Gold-mining stocks are the single best asset class to hold as markets begin reorienting to the higher interest rates that the Federal Reserve seems likely to deliver tomorrow, with gold itself coming in second.
The Fed's tightening cycle seems likely to take several months to a year or more, with so many macroeconomic variables arising that it's beyond my ability to predict what will happen to "real-economy" companies during the period.
But the bottom line for U.S. and global economies and markets is that the Fed is making a "binary" bet -- either the central bank will be correct in its expectations for accelerating U.S. growth or it will be wrong.
I last addressed this in my Nov. 11 column, We Haven't Seen the Last of Volatility -- and since then, the volatility that multiple market sectors have seen has been incredible. We've generally watched a defensive migration of capital ahead of tomorrow's Fed decision, which explains why the largest stocks have fallen the least.
Since Nov. 11, the Dow Jones Industrial Average has lost about 1.9%, while the S&P 500 has shed about 2.6% and the Nasdaq Composite dropped by about 2.25%. But the small-cap Russell 2000 has lost about 5.25%, or roughly twice as much.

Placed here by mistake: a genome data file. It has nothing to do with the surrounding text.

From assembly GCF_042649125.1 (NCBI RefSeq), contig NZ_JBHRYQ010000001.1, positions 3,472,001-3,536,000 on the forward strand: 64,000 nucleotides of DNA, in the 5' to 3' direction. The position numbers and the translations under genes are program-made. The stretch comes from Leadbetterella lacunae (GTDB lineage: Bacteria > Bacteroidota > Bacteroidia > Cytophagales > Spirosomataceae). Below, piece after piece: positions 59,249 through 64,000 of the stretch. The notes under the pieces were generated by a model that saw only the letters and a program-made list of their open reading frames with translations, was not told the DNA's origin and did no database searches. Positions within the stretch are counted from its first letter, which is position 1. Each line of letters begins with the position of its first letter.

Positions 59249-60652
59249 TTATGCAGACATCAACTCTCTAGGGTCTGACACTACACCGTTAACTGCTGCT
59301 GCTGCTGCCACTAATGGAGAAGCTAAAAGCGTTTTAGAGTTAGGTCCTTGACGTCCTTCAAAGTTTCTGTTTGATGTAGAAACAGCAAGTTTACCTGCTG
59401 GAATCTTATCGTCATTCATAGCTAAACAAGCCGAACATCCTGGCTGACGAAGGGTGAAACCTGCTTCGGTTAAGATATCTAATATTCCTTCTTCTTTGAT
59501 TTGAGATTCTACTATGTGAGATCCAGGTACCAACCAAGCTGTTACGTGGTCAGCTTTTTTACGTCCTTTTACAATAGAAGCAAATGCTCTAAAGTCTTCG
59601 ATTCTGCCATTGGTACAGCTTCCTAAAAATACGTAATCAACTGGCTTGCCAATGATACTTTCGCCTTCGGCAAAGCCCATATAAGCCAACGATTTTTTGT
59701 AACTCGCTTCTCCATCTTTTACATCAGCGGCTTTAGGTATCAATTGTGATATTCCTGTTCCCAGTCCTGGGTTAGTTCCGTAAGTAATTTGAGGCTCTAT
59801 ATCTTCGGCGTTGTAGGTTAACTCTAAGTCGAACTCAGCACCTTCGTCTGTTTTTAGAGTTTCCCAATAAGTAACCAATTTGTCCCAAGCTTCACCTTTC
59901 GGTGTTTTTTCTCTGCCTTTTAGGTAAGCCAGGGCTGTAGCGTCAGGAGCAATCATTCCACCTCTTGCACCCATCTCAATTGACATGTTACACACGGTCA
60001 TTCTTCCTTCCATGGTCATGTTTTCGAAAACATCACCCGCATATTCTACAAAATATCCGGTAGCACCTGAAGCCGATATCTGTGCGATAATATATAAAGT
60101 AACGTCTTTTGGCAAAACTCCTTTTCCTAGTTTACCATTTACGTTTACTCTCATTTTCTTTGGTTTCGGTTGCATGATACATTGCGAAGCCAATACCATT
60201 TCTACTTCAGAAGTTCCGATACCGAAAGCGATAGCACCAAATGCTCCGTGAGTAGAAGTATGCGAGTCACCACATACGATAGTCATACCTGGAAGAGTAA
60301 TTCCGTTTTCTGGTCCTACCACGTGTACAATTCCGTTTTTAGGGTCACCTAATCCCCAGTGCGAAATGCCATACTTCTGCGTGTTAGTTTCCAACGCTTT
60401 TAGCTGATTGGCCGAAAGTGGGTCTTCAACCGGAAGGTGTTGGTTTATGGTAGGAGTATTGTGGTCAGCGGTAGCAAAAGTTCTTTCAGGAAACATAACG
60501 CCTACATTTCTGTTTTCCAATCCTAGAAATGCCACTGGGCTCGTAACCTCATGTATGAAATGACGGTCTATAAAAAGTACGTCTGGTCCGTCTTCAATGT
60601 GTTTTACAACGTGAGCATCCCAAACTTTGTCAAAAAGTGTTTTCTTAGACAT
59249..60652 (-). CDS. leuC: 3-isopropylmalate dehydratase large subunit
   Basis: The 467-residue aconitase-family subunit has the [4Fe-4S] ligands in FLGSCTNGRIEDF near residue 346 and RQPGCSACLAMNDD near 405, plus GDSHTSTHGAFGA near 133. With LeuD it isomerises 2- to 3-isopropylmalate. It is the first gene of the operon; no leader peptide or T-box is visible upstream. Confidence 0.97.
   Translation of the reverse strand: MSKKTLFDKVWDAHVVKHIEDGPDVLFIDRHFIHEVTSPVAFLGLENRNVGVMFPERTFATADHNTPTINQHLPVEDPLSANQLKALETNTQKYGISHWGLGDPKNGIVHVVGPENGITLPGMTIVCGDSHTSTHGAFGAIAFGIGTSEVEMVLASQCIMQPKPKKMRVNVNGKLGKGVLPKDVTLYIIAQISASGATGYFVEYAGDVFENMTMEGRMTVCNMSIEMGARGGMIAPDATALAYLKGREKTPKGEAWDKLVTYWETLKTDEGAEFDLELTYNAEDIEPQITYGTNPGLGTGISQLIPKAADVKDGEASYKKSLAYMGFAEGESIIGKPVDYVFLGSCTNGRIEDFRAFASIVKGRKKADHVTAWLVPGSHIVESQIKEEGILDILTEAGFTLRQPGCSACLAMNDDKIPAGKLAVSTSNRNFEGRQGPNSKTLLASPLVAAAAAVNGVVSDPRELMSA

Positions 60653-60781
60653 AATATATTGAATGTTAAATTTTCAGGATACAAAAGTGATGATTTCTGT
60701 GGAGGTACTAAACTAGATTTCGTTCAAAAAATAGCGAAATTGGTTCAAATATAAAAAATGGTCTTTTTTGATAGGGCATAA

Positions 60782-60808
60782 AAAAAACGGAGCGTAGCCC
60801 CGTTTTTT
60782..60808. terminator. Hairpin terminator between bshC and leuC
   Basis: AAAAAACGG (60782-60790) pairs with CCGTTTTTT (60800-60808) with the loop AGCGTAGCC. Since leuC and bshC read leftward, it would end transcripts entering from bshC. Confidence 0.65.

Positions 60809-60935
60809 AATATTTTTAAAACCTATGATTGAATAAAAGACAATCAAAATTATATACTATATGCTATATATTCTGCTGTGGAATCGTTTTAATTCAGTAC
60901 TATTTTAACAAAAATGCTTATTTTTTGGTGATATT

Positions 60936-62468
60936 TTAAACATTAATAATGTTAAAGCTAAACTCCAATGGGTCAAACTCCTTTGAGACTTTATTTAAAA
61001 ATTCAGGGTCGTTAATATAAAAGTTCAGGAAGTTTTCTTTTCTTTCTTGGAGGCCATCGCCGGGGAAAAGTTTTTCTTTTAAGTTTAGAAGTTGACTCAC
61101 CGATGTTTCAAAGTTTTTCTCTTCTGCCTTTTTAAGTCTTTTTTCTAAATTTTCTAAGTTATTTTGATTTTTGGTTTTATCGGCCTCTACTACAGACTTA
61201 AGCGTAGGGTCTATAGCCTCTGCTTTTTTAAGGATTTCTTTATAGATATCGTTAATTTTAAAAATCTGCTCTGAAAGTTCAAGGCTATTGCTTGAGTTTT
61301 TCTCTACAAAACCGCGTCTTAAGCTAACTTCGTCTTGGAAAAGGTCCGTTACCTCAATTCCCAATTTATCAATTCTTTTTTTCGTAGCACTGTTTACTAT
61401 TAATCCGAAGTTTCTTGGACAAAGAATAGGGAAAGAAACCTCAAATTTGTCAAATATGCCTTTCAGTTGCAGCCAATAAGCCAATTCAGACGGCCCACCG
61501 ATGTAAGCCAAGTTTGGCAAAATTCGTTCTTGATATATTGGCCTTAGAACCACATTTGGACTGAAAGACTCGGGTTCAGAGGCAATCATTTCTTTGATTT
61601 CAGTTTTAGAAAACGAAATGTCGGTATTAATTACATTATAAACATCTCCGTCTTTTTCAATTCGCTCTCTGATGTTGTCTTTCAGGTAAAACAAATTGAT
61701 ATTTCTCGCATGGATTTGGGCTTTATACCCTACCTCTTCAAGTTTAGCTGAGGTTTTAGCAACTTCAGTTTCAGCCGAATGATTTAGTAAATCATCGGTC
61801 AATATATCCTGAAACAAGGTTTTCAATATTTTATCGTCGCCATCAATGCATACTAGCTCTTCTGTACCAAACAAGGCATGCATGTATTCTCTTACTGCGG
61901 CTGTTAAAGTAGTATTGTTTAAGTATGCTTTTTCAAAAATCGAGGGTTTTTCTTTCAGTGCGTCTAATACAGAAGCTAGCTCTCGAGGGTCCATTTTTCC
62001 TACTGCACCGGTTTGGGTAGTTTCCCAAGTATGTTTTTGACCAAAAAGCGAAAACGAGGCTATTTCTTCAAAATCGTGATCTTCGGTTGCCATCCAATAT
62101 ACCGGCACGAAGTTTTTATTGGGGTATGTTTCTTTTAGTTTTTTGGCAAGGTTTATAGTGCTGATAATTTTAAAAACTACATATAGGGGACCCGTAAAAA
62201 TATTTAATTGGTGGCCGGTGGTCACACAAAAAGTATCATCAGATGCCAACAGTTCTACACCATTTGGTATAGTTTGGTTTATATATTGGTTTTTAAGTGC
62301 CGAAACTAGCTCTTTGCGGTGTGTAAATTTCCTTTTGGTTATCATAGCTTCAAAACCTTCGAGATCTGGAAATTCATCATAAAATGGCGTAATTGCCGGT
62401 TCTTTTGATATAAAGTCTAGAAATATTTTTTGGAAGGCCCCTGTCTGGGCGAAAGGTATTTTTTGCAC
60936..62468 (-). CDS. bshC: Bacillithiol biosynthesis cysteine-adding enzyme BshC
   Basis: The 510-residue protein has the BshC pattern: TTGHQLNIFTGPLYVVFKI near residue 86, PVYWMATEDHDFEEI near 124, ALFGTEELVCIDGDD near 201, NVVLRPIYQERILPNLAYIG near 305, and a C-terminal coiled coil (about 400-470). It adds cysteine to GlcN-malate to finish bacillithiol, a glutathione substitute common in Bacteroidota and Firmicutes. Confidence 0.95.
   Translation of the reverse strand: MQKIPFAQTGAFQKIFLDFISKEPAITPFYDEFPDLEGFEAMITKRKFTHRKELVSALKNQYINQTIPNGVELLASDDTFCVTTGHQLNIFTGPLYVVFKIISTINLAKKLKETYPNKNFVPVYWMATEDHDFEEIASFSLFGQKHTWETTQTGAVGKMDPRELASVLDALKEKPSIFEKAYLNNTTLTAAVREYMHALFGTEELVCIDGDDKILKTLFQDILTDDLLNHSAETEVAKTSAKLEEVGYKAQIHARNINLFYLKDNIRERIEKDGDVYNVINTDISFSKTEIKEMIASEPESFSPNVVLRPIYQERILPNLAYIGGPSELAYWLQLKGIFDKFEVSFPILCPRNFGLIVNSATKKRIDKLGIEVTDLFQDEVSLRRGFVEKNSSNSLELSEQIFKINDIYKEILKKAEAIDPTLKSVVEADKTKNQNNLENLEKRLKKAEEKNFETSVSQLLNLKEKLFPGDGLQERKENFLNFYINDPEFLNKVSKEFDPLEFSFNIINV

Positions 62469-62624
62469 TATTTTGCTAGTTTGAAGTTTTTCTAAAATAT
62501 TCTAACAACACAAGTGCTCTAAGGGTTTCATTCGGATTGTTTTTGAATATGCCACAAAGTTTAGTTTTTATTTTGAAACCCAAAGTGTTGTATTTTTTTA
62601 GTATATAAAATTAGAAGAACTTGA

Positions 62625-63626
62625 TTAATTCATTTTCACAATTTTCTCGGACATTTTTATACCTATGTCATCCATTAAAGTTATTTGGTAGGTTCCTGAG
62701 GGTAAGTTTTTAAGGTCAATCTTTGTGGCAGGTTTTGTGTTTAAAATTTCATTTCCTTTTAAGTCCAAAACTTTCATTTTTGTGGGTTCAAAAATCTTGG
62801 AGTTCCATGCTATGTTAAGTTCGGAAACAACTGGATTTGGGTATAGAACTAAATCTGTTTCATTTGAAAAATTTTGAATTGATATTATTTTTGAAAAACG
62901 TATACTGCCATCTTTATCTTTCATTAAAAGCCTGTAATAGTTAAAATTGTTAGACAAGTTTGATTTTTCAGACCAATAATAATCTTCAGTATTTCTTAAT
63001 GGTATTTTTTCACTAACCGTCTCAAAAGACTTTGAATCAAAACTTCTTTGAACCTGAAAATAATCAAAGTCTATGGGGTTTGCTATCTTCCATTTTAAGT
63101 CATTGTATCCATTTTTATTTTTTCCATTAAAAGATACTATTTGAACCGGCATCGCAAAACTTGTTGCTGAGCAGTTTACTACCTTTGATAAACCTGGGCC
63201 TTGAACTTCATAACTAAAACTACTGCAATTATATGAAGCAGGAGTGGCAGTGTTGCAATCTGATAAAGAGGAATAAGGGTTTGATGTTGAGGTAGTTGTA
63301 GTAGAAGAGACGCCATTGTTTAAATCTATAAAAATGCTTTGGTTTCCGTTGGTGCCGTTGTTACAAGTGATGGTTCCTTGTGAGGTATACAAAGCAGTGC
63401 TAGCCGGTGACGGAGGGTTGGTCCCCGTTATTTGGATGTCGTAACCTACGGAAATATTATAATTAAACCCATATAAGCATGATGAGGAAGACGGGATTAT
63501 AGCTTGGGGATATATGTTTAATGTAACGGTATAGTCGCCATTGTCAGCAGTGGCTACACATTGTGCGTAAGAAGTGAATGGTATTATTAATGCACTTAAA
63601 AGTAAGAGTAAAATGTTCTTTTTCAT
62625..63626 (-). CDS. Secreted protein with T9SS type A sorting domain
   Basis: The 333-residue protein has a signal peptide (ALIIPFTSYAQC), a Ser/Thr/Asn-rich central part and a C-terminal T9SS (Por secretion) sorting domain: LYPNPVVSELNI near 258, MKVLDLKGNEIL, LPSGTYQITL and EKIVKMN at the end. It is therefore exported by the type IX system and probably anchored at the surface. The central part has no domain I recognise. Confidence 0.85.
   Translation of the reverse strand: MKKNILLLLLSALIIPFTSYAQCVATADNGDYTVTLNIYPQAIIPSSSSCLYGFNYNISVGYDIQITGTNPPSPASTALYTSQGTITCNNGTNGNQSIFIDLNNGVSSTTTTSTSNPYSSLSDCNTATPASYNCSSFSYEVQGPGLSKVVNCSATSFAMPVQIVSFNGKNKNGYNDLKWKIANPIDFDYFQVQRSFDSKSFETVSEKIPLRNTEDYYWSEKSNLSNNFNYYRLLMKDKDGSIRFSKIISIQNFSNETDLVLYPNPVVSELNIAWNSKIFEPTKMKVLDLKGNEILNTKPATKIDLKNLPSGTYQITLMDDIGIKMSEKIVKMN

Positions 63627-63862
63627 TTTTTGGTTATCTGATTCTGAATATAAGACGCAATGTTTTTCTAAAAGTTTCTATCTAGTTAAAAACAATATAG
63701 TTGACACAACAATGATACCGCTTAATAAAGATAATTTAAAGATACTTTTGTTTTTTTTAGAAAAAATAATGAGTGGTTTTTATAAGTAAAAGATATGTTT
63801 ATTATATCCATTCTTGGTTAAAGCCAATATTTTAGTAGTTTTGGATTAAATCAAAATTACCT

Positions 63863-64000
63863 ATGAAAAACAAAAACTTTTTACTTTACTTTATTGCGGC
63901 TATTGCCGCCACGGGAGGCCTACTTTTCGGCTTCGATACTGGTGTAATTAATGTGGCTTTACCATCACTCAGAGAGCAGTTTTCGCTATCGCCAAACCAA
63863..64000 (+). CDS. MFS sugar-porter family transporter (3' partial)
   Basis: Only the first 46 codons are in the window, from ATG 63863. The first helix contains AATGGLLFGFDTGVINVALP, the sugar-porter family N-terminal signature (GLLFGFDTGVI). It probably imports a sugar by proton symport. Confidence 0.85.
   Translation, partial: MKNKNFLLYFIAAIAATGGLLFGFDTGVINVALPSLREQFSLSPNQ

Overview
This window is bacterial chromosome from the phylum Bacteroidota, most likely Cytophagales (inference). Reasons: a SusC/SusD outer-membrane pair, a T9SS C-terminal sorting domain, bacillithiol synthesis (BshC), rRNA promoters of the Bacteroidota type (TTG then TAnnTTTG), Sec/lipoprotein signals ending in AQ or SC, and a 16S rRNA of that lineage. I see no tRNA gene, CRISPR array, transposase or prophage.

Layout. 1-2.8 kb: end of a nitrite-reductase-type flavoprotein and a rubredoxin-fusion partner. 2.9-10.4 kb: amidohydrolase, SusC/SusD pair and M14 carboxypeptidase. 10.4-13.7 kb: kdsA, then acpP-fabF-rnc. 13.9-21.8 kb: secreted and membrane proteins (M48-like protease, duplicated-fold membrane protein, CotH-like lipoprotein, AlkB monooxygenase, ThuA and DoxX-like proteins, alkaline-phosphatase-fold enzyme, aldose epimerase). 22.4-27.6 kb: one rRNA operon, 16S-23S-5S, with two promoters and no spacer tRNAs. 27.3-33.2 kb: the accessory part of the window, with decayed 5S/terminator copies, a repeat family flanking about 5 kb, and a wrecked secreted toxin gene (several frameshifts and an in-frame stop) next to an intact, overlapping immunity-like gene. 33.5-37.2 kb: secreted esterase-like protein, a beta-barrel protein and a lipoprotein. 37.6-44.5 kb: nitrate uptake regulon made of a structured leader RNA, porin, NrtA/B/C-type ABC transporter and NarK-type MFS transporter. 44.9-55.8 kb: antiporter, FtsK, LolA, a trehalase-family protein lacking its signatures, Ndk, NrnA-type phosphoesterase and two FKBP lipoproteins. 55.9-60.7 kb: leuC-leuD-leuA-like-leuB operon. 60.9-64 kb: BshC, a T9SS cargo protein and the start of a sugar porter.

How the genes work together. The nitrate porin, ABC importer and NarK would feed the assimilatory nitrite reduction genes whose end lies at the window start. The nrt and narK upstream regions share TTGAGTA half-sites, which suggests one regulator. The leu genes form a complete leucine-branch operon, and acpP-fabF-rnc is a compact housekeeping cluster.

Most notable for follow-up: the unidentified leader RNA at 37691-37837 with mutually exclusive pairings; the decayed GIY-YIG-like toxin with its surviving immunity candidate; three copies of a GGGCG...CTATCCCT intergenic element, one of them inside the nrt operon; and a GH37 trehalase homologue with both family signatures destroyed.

That tells me that markets believe rate hikes will have an outsized impact on smaller companies' access to debt and equity capital -- a logical assumption. But my fear is that Fed expectations for U.S. expansion don't come true and rate hikes trigger a cascading series of market and economic events that hurts all asset classes.
One of the reasons I like gold-mining stocks -- besides the fact that they've already sold off to historically low levels vs. gold itself -- is that few if any have fallen since my Nov. 11 column. The Market Vectors Gold Miners ETF (GDX) has outperformed all of the broad equity indices by simply staying flat rather than declining.
Gold-mining stocks have held up well even as the commodities index (especially oil) got brutalized. This is especially noteworthy because spot gold itself has dropped by about 2% since Nov. 11. And if you look back over the past three months, GDX is actually up by around 3.4% even though spot gold has fallen 4%.
This seems to show that investors realize that gold-mining stocks have become oversold relative to gold prices themselves. More importantly, I think players increasingly see gold miners as a place to put capital to avoid the problems that a rate hike could cause for real-economy stocks.
I believe gold miners are also the best option for investors who want to either hedge a rate hike's downside risk or even speculate on its upside potential.
If the Fed is right and the U.S. economy expands, gold prices and gold-mining stocks should both appreciate. But if the central bank is wrong and rate hikes aggravate global deflationary pressures on the U.S. economy, I expect gold-mining stocks to still benefit as investors seek shelter from the real economy.